I tried to think of what would be the opposite of ‘Move fast and break things’. Zuckerberg’s often quoted ideal is interpreted (or misinterpreted) a thousand different ways. I like the simplest interpretation – challenge things, try a lot of stuff and fail fast (so you get to the ‘right’ solution faster).
“Move Slow and Follow Rules” probably isn’t a good thing to automatically put in play – seems like almost a default setting we often see on most productions.
Move slow and you get less done. Sure there are times you need to move slow. You need to probably move slow if you are learning. You might also need to move slow(er) if accuracy or quality is not at spec. If neither of those are at play, you should consider moving faster (generally speaking, people could embrace a little more urgency on most shows).
Carefully follow your established rules and you will likely get the same results. Sometimes, you want the exact same results (assuming things are going well and high quality), but most times we want better results and linked improvement. You get that from small iterations, adaptations to the rules. You want exponential results? You better be ok with breaking some things.
‘Move slow and follow the rules’ is a good thing to tell the novice, someone inexperienced, or someone struggling with quality. Otherwise, I’m always going to recommend we take a good look at things, move faster and adapt.
Advice to Managers – Stop monkeying with the machine
Here’s what I tell most new managers – let’s call it proactive guidance.
If a crew is running well and morale is good, then stay out of their way.
If you want to do something (if you feel like you aren’t contributing enough), then figure out how to make your crew’s life easier. Start by listening and watching.
Get them better tools / resources OR clear roadblocks for them. Often young leaders think they always need to be involved – they tend to micromanage to either assert their position or to feel useful. This is a mistake.
Sometimes crews might actually need training, but more often it is just a nudge that’s needed. Unless the wheels are falling off the cart, training may not be the move. Just keep them pointed in the right direction.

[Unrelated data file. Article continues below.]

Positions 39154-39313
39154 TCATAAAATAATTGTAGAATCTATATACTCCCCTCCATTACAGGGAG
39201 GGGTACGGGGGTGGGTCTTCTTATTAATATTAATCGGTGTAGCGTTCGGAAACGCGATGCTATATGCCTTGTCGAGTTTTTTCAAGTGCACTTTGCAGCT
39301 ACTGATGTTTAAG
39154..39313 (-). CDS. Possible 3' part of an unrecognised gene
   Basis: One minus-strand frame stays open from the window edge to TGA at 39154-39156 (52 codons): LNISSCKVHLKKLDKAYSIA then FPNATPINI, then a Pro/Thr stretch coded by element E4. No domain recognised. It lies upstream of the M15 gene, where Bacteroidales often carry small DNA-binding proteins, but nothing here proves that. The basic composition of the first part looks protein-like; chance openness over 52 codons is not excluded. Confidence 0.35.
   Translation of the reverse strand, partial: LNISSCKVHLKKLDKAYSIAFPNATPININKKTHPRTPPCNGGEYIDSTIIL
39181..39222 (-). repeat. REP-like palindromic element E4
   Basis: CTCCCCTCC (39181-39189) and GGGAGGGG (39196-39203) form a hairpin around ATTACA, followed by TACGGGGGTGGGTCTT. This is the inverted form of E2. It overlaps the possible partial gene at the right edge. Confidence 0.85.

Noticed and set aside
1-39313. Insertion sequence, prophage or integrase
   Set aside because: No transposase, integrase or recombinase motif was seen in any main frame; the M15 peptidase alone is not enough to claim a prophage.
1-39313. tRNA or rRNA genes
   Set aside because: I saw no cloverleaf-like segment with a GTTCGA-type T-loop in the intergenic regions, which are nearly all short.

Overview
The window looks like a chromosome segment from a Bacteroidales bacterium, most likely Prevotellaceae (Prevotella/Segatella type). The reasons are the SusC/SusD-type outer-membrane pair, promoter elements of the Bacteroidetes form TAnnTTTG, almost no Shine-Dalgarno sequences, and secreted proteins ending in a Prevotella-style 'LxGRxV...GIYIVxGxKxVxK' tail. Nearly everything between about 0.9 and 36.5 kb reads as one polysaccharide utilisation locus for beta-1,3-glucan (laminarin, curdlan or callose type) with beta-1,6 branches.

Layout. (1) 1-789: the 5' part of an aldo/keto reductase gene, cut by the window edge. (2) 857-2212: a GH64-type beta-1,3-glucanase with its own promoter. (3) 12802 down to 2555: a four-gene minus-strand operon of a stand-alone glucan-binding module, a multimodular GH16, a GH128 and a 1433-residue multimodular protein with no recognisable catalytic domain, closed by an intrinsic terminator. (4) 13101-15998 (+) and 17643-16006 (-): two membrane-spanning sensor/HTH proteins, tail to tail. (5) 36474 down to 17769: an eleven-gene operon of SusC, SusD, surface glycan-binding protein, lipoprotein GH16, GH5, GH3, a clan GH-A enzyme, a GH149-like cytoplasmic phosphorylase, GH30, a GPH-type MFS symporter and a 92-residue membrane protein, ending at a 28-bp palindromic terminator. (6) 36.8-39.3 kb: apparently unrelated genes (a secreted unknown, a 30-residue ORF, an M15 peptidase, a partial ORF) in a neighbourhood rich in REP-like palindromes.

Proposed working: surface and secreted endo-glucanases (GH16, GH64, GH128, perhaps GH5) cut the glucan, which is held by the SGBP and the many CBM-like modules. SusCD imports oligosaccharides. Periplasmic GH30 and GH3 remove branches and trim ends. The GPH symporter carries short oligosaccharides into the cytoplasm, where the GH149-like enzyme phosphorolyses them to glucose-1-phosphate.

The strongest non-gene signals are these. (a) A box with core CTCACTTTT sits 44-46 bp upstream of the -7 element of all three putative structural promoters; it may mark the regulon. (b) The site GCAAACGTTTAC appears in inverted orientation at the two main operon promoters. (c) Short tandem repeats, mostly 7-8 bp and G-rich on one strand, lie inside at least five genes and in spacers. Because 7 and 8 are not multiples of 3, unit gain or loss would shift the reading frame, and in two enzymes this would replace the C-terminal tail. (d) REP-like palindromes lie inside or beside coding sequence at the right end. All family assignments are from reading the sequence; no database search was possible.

The skipper lets the crew do their job and stays out of their way so they can do it well. She watches the crew to see where they need help and continues scan the horizon making sure they are headed the right way.
Sometimes people think there is some sort of secret schedule, technology, pipeline, budget – whatever specific target you want to imagine is the root cause why a show works.
“If I could just get my hands on that budget…” Well, if you did, you would probably find a few items that were a small surprise, but it will just be a normal budget. No secrets – it’s not unlocking the mystery of production.
It’s the equivalent to saying, “If I just had Tiger Woods’ clubs, I would be much better at golf.” That’s an obviously ridiculous statement.
People visiting the studio love taking pictures of our schedule on the show, finding out how many crew we have, or writing down how many weeks we spend doing something – as if having that equation would be the secret. It’s not a secret. It’s just a solution to a problem.
Each production has problems – to critically evaluate each project and apply the correct amount of time and resources and pair the plan with the right talent, that yields the CHANCE to make something great.
Being skilled at analyzing and predicting allows you to be able to make these models tighter and more accurate. It also helps if you have put in some mileage so you have the needed references.
Applying the wrong model to a project aimlessly because it was proven to have worked somewhere else will typically yield poor results. If you happen to see this slowly becoming apparent mid production, it might be time for a pivot (if anyone will listen).
Get input from the right people when building out new projects, but don’t worry about the ‘secrets.’ If anything, it might lead you into a false sense of security.